Showing posts from August, 2009

ICA Examines Cumulative Evidence and Expert Testimony

Udac v. Takata Corp. (ICA August 19, 2009) Background. Udac was driving a 1981 Nissan Pathfinder on the Big Island. The Pathfinder went off the road at around 55 mph, hit lava rocks, and rolled. Udac and his passenger were ejected. Udac was rendered a paraplegic. Udac sued Takata Corp. and Hawaii Motors alleging negligence, product liability, breach of warranties, negligent/intentional infliction of emotional distress, loss of consortium, and punitive damages. Udac contended that the Pathfinder's driver-side seatbelt designed by Takata failed to restrain Udac. At trial, Udac called Dr. Renfroe, who testified that he examined the seatbelt in the Pathfinder and opined that Udac was wearing it at the time of the accident. He also opined that the marks showed a defect in the seatbelt. Takata called its own expert, Dr. Banks, who did a separate study on seatbelts in Pathfinders. Udac objected on the grounds that it was cumulative of testimony given by Takata'

Hindering-Prosecution Prosecution not Hindered by Unlawful Police Conduct

State v. Line (HSC August 11, 2009) Background. The police caught Dean Line with a crystal methamphetamine pipe and tiny plastic bags. Dean told the police that he would arrange a buy with his dealer. They agreed. Dean went to his house and never came out. The police went to the house to get him, but a woman's voice from the house indicated that he was not home. The police went away. The next day Officer Perreira and Sergeant Kikuchi went back to the house to arrest Dean. Again, a woman's voice told them that he was not home. The police left again. Two days later, the police returned. They had no warrant for the house. When they pulled up they saw Dean, who ran back into the house. The police chased him to the house in the back. Officer Perreira and Sergeant Kikuchi were not in uniform, but they announced that they were the police, ordered Dean to stop, and flashed their guns, badges, and taser guns. Dean ran into the house through a sliding glass door.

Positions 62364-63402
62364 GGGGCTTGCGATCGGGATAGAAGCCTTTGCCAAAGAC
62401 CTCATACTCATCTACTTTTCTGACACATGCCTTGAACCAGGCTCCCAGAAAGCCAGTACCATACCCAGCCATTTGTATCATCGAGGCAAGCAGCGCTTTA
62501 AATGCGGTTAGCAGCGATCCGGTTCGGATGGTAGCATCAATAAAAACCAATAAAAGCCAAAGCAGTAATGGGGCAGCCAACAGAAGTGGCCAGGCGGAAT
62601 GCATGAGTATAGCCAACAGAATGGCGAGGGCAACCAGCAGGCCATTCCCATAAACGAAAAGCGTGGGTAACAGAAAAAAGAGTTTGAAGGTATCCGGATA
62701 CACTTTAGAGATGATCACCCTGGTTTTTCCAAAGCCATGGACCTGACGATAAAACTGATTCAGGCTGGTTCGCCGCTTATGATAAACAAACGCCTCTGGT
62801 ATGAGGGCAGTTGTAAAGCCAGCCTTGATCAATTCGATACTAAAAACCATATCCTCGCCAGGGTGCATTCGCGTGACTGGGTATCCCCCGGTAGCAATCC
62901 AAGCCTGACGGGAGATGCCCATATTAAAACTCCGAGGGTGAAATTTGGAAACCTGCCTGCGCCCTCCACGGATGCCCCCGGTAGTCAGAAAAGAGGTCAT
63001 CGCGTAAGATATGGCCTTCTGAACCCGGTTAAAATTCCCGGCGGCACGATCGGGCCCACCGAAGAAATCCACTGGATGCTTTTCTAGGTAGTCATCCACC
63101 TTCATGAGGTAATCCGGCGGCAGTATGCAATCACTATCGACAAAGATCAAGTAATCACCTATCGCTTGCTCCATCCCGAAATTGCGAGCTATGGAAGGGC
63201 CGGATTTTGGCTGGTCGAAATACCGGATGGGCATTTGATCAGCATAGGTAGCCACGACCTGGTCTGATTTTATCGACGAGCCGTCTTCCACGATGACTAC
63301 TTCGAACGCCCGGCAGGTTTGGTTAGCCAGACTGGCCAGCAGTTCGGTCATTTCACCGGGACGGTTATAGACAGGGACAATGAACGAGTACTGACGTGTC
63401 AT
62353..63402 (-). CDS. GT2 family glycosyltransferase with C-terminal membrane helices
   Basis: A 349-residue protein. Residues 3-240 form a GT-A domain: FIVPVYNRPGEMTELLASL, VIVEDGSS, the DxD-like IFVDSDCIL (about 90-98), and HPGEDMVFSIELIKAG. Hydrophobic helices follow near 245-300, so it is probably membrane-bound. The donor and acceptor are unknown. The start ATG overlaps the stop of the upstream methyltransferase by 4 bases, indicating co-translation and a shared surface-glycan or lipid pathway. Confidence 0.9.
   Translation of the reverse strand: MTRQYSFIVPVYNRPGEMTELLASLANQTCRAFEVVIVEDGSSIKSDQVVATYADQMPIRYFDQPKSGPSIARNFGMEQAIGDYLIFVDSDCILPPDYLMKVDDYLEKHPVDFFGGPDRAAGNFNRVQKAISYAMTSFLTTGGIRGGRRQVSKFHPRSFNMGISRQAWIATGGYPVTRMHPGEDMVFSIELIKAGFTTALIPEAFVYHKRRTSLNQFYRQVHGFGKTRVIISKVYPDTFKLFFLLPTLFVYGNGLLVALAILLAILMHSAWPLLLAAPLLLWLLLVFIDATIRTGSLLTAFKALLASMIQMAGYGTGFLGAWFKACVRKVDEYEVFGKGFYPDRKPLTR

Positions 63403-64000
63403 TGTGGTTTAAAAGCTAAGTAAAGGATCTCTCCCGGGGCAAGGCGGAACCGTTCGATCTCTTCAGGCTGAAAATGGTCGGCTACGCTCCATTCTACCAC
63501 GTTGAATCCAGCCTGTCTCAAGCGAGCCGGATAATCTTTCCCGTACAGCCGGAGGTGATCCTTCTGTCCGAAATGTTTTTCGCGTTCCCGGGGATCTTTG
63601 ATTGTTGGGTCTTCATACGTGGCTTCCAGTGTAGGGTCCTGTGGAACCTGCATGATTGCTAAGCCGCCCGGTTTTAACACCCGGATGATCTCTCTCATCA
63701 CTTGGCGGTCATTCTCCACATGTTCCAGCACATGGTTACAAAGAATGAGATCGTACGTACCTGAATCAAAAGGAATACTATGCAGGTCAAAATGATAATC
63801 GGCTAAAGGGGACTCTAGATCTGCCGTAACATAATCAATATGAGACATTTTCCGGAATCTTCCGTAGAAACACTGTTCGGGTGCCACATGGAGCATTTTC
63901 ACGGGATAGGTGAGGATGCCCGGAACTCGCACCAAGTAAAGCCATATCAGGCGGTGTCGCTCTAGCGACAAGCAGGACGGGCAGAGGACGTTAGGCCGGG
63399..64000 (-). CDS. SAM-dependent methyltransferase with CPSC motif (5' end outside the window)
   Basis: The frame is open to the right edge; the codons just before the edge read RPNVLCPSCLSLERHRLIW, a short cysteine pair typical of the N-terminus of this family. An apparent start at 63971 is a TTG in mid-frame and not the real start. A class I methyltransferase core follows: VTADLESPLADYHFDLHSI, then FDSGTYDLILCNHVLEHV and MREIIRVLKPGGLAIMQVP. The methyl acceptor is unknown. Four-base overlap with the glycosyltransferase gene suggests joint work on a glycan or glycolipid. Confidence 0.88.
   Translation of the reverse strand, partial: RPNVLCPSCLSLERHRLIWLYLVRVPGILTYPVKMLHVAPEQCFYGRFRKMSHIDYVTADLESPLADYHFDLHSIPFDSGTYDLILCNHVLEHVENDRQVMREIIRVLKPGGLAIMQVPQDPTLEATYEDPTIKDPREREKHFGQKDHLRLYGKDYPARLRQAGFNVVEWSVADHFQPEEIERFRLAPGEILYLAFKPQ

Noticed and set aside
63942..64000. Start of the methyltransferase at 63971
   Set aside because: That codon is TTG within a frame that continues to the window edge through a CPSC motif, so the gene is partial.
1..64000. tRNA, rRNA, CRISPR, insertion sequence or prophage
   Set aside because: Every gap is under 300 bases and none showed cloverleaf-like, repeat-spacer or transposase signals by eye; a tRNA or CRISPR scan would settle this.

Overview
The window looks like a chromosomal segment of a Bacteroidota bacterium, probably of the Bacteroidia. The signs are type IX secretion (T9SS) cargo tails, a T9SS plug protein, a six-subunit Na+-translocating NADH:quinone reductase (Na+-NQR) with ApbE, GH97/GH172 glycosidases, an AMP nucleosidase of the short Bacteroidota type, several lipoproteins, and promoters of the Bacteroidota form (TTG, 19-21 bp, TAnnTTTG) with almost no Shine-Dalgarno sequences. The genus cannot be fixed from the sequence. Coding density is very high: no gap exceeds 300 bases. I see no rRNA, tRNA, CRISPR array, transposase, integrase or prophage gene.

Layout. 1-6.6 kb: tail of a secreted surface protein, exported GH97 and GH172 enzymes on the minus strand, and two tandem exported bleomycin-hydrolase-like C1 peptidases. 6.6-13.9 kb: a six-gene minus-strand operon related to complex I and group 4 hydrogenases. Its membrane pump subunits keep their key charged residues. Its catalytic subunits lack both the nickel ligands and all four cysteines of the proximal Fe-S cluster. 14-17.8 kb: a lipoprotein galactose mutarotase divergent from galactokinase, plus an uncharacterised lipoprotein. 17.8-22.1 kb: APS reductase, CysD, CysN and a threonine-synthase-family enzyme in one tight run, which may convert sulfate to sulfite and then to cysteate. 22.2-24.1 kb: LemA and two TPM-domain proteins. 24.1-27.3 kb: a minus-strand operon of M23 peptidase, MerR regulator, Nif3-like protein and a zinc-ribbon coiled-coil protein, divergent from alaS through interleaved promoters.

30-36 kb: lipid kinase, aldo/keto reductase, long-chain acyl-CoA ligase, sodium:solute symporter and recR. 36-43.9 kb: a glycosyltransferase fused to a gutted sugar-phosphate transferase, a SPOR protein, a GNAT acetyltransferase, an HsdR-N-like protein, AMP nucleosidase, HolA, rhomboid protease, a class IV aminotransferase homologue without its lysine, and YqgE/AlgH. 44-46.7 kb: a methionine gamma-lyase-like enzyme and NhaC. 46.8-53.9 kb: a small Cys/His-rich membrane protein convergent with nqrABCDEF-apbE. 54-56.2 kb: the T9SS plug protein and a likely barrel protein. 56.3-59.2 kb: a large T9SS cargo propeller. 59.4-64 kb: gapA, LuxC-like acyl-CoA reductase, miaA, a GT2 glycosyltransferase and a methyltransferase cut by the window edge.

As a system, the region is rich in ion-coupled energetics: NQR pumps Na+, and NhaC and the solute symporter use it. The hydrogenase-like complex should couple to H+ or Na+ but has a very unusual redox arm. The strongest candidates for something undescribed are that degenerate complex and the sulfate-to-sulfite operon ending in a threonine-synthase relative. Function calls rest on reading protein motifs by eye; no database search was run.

Redefining "Original Judgment"

Roxas v. Marcos (HSC August 10, 2009) Background. In 1971, Roxas found the famed "Yamashita Treasure," a gold bullion buried by Japanese soldiers in the Philippines during World War Two. Ferdinand Marcos' men stole the treasure, arrested Roxas, and tortured him. Roxas transferred his interest in the treasure to the Golden Budha Corporation. In 1988, Roxas and Golden Budha sued Ferdinand for false imprisonment and battery. After Ferdinand died, the parties stipulated to substitute Imelda Marcos, his wife. The jury found against Ferdinand on all counts, but not against Imelda in her personal capacity. The circuit court entered judgment on August 28, 1996. The judgment was amended on October 21, 1996 and both parties appealed. The HSC reversed and vacated part of the amended judgment in 1998, but "[i]n all other respects, the circuit court's amended judgment is affirmed." Roxas v. Marcos , 89 Hawai'i 91, 157, 969 P.2d 1209, 1275 (1998).